Comment of the Day

We had a really busy Saturday yesterday, with lots of good comments.  But this one stood out for being getting to the heart of being an Aucklander…

Looking at “face of the day” [Len Brown and Doug McKay] it struck me that it’s the first time I have ever felt ashamed to be an Aucklander.

I have always been extremely proud that my ancestors chose to settle here in the 1840s and that people like them transformed a fencible settlement into a bustling, commercially successful , physically beautiful and highly “liveable” city.

I find it hard to believe that the disgraceful conduct of our mayor is effectively condoned by a weak and complicit council and executive, and that we are more than likely facing three years of mayoral stewardship by a deeply compromised, recidivist trougher with all the sniggering and innuendo that means.

How can this have anything but a catastrophic effect on our national and international reputation?

 

I’m off to walk the dog in that wonderful legacy that is Cornwall Park and as I do I’ll be pondering on what the forefathers who built this city would have made of this situation.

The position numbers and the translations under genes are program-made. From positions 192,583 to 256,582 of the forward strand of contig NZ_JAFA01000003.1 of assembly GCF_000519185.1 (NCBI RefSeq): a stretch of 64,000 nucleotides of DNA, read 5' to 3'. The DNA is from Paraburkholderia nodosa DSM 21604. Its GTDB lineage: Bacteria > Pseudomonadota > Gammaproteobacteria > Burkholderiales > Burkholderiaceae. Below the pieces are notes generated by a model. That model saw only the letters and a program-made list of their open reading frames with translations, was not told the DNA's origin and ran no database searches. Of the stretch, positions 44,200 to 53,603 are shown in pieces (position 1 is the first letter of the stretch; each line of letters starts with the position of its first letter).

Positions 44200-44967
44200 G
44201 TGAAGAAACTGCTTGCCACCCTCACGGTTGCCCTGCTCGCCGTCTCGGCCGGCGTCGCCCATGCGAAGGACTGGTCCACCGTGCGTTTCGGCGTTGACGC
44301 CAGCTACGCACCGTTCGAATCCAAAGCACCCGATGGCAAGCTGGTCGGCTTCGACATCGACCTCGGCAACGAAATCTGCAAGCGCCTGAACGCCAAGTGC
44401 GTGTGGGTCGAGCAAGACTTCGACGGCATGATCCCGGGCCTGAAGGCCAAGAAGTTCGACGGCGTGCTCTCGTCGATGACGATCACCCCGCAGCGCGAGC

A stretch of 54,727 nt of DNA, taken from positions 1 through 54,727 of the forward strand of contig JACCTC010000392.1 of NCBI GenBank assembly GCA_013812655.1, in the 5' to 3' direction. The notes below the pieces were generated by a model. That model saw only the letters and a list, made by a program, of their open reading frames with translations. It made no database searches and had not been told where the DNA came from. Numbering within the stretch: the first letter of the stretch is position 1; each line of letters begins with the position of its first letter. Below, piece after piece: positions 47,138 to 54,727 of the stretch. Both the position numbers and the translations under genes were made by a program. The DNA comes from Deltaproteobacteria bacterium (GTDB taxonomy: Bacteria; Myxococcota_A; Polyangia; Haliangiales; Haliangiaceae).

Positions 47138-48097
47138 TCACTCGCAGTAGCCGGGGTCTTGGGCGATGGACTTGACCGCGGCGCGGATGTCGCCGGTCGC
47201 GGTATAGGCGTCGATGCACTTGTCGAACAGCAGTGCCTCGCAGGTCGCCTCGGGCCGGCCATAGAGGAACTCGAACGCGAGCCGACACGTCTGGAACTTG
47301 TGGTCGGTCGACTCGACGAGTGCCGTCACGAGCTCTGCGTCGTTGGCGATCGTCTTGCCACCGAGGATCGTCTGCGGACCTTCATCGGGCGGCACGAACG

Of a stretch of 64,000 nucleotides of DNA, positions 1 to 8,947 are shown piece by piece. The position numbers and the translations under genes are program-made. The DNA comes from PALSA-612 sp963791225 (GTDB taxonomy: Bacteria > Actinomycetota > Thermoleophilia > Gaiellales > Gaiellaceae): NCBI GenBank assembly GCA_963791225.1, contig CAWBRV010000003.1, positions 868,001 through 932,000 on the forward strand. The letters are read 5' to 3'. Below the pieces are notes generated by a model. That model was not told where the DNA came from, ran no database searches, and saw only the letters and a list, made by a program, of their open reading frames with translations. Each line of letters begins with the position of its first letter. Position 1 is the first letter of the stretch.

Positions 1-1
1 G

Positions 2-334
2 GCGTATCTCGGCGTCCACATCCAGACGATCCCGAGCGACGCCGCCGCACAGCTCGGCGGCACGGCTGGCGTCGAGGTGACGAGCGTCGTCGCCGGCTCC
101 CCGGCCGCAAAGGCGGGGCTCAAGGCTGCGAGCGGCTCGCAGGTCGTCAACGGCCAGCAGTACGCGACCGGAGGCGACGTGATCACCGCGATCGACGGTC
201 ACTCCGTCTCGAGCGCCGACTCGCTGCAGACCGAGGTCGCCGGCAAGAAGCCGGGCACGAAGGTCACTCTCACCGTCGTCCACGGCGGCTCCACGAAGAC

— kaykaybee

As much at home writing editorials as being the subject of them, Cam has won awards, including the Canon Media Award for his work on the Len Brown/Bevan Chuang story. When he’s not creating the news, he tends to be in it, with protagonists using the courts, media and social media to deliver financial as well as death threats.

They say that news is something that someone, somewhere, wants kept quiet. Cam Slater doesn’t do quiet and, as a result, he is a polarising, controversial but highly effective journalist who takes no prisoners.